5. Take a pragmatic view of the civil-liberties/security tradeoff. It is necessary to sacrifice some civil liberties to enhance security, but the Bush administration’s position goes too far. What is particularly troubling about Bush policies, from a progressive standpoint, is that the administration justifies them through reasoning that implies limitless state and executive power.
6. Recognize that most important way in which the “war on terror” is a “war” involves the realm of “ideas.” The US has to restore its legitimacy by placing itself back inside the international rule of law. This does not mean handing over a “veto” to the UN or even insisting that the Security Council is the final arbiter of the justness of a war. Rather, it means taking seriously the fact that the preservation of domestic civil liberties and international treaty obligations plays an important role in showcasing the superiority of liberal democracy. It also makes domestic audiences in allied nations more likely to support US policies, cooperate with global efforts to reduce the threat of terrorism, and less likely to see US primacy as a malevolent force.
Preserving the American international order is not only our highest priority, but a crucial condition for reducing the threat of terrorism. But the US cannot sustain primacy in the face of military overextension and relative economic decline. The PNAC crowd misunderstand the central importance of alliances and global institutions in insulating the US against the potential dangers posed by a rising China and other alterations in relative power.
The central failure of Bush foreign policy is that it seeks to destroy and refashion and order that, whatever its faults, has served American interests quite well since 1945–and since the end of the Cold War. The single largest force multiplier was never Reagan’s “moral clarity,” but the fact that a great many states and domestic populations saw the American order as, if not completely legitimate, better than its alternatives. The US, in consequence, has often been able to count on financial, diplomatic, and even military support from a broad range of second-tier powers. In trashing that order, running roughshod over allies, and otherwise making a hash of American diplomacy, the Bush administration seems hell-bent on convincing the world that US primacy is dangerous and intolerable.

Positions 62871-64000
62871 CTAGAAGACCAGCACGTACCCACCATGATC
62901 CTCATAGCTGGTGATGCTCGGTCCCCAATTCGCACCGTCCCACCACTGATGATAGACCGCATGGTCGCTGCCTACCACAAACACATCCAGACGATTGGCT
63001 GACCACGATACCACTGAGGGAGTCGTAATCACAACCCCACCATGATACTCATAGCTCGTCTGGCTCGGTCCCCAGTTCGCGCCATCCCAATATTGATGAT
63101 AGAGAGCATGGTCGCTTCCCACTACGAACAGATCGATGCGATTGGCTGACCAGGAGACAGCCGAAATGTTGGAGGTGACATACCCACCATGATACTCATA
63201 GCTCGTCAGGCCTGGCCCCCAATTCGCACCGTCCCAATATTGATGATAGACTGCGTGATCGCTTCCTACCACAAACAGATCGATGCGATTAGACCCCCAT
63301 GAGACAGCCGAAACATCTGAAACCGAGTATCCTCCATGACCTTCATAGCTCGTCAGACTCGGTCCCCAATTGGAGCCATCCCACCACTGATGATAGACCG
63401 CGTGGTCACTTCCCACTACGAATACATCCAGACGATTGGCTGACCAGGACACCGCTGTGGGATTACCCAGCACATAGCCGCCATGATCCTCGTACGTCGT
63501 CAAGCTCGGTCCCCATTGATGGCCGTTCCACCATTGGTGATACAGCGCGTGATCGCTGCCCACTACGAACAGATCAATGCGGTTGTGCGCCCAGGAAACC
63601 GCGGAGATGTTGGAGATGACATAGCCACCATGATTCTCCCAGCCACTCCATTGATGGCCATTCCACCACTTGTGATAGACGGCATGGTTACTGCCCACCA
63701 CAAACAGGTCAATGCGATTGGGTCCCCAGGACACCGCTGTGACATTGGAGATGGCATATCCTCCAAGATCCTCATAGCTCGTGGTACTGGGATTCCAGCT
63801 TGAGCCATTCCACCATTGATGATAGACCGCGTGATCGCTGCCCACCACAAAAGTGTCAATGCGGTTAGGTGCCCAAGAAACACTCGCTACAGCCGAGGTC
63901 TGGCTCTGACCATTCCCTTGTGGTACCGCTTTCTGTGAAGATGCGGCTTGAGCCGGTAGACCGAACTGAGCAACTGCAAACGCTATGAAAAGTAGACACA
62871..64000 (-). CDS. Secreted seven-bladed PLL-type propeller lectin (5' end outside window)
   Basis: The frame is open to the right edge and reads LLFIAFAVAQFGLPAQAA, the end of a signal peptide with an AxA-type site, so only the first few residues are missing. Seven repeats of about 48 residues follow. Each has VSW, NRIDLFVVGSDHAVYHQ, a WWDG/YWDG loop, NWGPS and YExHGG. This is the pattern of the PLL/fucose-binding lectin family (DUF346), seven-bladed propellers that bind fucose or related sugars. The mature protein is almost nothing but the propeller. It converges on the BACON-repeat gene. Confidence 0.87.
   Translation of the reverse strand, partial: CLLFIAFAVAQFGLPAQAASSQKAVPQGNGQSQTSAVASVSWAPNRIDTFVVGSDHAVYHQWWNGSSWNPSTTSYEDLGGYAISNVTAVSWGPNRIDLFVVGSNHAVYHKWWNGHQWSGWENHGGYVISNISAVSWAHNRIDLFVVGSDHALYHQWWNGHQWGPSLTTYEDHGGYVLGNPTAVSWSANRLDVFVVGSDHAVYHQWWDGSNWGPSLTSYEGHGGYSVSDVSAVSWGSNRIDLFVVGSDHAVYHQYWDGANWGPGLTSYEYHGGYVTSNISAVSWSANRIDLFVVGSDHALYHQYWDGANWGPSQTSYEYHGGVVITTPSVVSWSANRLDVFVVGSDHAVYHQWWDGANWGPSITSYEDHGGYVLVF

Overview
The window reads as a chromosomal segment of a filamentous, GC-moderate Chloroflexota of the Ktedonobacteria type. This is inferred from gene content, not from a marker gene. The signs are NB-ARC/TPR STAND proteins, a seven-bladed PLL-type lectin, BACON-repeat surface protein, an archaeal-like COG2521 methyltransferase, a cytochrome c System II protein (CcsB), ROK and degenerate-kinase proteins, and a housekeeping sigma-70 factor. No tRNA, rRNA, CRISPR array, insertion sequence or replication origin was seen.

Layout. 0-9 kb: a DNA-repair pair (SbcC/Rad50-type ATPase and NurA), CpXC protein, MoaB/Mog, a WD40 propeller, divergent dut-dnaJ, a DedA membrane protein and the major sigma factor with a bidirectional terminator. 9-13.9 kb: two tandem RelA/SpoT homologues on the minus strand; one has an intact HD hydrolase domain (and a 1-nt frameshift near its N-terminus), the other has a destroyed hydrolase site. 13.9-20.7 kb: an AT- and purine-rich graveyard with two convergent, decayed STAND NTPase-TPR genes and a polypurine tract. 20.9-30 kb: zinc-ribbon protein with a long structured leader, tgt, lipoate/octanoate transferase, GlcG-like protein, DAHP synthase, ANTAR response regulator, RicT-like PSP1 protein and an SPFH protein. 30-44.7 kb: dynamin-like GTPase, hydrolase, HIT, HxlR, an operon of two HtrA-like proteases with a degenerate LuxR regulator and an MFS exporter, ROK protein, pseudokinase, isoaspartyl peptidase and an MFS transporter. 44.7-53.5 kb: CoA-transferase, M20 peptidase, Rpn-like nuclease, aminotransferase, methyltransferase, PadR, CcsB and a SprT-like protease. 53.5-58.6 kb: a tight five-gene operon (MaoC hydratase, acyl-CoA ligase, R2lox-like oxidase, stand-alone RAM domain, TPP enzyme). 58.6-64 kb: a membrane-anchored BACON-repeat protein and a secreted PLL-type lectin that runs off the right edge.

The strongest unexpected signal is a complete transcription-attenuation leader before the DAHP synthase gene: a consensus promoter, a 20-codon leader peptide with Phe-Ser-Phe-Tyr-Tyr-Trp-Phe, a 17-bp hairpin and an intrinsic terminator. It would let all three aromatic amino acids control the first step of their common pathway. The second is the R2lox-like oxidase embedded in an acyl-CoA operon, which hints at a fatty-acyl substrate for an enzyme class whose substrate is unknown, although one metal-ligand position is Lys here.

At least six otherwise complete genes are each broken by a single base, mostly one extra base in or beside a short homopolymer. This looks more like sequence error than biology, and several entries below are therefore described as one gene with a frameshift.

There remains, however, no consensus on Iraq. Why? Because the scale of Bush administration incompetency leaves very little room to salvage the mess. This, and the deteriorating situation in the Middle East, is where the energy in progressive foreign-policy thinking needs to focus. A competent administration–whether under any number of Democrats or the old internationalist wing of the Republican party–will be able to reduce some of the surrounding problems and thus give American policy in Iraq a fighting chance, but the measure of a good Iraq policy is not a matter of how much “tough talk” politicians can churn out or how much they “understand the Islamofascist threat.” I admit to being stumped about what to do, but I’m sure smarter minds than mine are working on the problem now.
Addendum: Despite being a scholar of international relations, I find it difficult to put into words the amount of damage the Bush administration has done to America’s global position. We really are in worse shape than we’ve been in for a long time. I think most observers, in their heart of hearts, recognize the danger. Those who deny it for partisan reasons need to take stock and make sure that the Republican candidate they support promises a break from the failed policies of this administration.
Second addendum: I make no claims that any of the above represents an original take on US foreign policy. But that’s the point: I’ve described long-standing progressive views on foreign policy.
Filed as: progressive foreign policy